Tuesday, March 04, 2008

"Born With The Inclination To Be Totally Wicked"

(Painting by Leonard Baskin)

Excerpt from Degel Machaneh Ephraim:

"And when Moshe heard it, he fell upon his face." (Bamidbar 16:4)

What did he hear? Rabbi Shmuel bar Nachmani said in the name of Rabbi Yonatan, he heard that they suspected him of adultery.

I heard from my grandfather, the Baal Shem Tov, an explanation of the Talmud's statement: "Your rabbi, Moshe, was either a thief or a swindler," and of the verse: "And it came to pass, when Moshe went out to the Tent, that all the people rose up and stood, every man at his tent door, and looked after Moshe." (Shemos 33:8) And especially, that they suspected him of adultery.

He explained it as follows. Moshe was born with the inclination to be totally wicked, with every possible vice. However, he transformed and broke all of these bad character traits, and worked to acquire only good ones.

This is all that the Baal Shem Tov said, yet his holy words can be explained as follows. It is known from the mystical intentions of the incense offering that the letters mem (מ) hey (ה) shin (ש) , when spelled out in full (מ-מ ה-א ש-'-ן) , have the numerical value of "death" (מות). But when they are rectified they become "the truth"
(האמת) - Moshe [משה] embodied both aspects - goodness, which is the truth, and complete evil, which is death. However, the people did not grasp or perceive the truth. They saw only his aspect of evil; that is, the letter combination alluded to in his name that spelled out death. This is why "they looked after Moshe." They looked only at the aspect of his back, and thus they suspected him of adultery, for he was indeed born with all the worse character traits.

Translation by Baal Shem Tov.com


At March 4, 2008 at 6:16:00 AM EST, Anonymous Anonymous said...

There are two contradictory Midrashim: One claims that Moshe was born perfect and without any Yetzer Hara, while and the other states that Moshe was born with the worst Yetzer Hara ever known to man. There is much written from the point of view of each of these opposing Midrashim, but I recall that in Chassidishe seforim they are not viewed as truly contradictory -- as highest and lowest, or best and worst, they are closely related.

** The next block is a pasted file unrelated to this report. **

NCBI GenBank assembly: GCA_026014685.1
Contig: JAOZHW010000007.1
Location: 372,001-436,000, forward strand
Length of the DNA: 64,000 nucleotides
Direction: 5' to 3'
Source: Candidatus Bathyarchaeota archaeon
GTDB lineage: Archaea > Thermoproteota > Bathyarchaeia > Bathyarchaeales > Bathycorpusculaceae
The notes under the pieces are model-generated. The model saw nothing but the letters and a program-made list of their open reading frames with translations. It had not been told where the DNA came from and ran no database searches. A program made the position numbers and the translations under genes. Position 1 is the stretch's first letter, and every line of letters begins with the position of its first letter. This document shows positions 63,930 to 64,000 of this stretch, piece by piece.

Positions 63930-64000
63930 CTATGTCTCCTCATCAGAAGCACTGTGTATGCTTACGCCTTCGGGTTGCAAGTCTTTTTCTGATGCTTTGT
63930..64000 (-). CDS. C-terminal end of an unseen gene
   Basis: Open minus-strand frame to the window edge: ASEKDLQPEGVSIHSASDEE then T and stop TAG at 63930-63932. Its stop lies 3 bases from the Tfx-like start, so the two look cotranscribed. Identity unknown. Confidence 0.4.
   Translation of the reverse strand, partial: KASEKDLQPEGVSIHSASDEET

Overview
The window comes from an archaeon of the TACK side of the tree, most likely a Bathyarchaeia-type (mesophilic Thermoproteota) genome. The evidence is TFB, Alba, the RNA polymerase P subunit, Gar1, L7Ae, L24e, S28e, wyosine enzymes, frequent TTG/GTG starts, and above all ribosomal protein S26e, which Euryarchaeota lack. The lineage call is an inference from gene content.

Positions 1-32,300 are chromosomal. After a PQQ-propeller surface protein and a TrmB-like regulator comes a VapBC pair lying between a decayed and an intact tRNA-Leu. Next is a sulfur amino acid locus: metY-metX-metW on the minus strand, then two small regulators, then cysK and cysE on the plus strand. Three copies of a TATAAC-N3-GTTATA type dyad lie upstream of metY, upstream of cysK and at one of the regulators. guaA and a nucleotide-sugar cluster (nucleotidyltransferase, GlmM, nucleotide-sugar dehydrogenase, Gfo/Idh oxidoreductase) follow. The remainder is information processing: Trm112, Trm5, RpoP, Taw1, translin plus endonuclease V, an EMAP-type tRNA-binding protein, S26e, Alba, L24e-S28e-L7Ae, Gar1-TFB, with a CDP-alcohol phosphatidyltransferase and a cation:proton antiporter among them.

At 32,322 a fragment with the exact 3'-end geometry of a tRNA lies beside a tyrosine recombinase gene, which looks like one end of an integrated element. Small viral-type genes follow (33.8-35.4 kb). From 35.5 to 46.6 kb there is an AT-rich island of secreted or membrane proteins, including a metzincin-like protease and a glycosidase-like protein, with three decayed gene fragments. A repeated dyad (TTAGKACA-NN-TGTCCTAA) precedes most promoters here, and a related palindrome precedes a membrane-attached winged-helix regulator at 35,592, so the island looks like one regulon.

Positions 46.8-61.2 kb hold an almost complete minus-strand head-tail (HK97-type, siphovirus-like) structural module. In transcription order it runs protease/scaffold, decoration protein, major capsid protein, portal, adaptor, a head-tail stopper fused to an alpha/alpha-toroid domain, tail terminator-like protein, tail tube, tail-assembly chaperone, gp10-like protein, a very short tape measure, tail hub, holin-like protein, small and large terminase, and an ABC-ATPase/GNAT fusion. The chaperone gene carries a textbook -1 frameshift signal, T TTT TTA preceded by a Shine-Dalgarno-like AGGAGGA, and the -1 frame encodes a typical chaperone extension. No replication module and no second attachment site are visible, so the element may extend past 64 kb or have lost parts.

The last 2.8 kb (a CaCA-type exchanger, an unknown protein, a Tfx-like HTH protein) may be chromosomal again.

(Another analogy: in moving along the course of a circle, opposite paths meet.)

Here is the midrash about the artist commissioned to paint a portrait of Moshe and his unflattering portrait showing the Moshe appeared to be a mass murderer.

At March 4, 2008 at 12:17:00 PM EST, Anonymous Anonymous said...

The late Leonard Baskin who did the painting ASJ picked for this posting was one of the great Jewish-American painters, printmakers, and sculptors of the 20th century. I'm glad to see his work appear on a frum website. He was not a shomer Torah u-mitzvos, but was nevertheless a proud Jew who dealt with Jewish issues in his art throughout his life.

At March 4, 2008 at 3:31:00 PM EST, Anonymous Anonymous said...

Where is this story from originally?

At March 4, 2008 at 5:18:00 PM EST, Anonymous Anonymous said...

Anon: It's a Medrash...

Over the years I've seen it discussed, but it's been a while. Some have dealt with it along the lines of:

1. Moshe personified the all-inclusive "nivdal (transcendent)" point of Klal Yisrael, and as such he was suspected of committing adultery with ALL the women. That is, his neshamah or inner being was connected to all, but the people misunderstood the true nature of this.

2. People see their own chisronos in the perfect tzaddik - who functions not unlike a mirror.

And there are other approaches to this question that escape me at the moment...

At March 4, 2008 at 7:06:00 PM EST, Anonymous Anonymous said...

do you happen to know the particular medrash?

At March 5, 2008 at 3:09:00 PM EST, Blogger Cosmic X said...

The story is mentioned in the Tifferet Yisrael(Rabbi Yisrael Lipschutz) commentary on the Mishnah, as per the link Morris Ayin's comment. I do not think that this story is a midrash in the classic sense, i.e. it's not from Midrash Rabbah, Tanchuma, etc.


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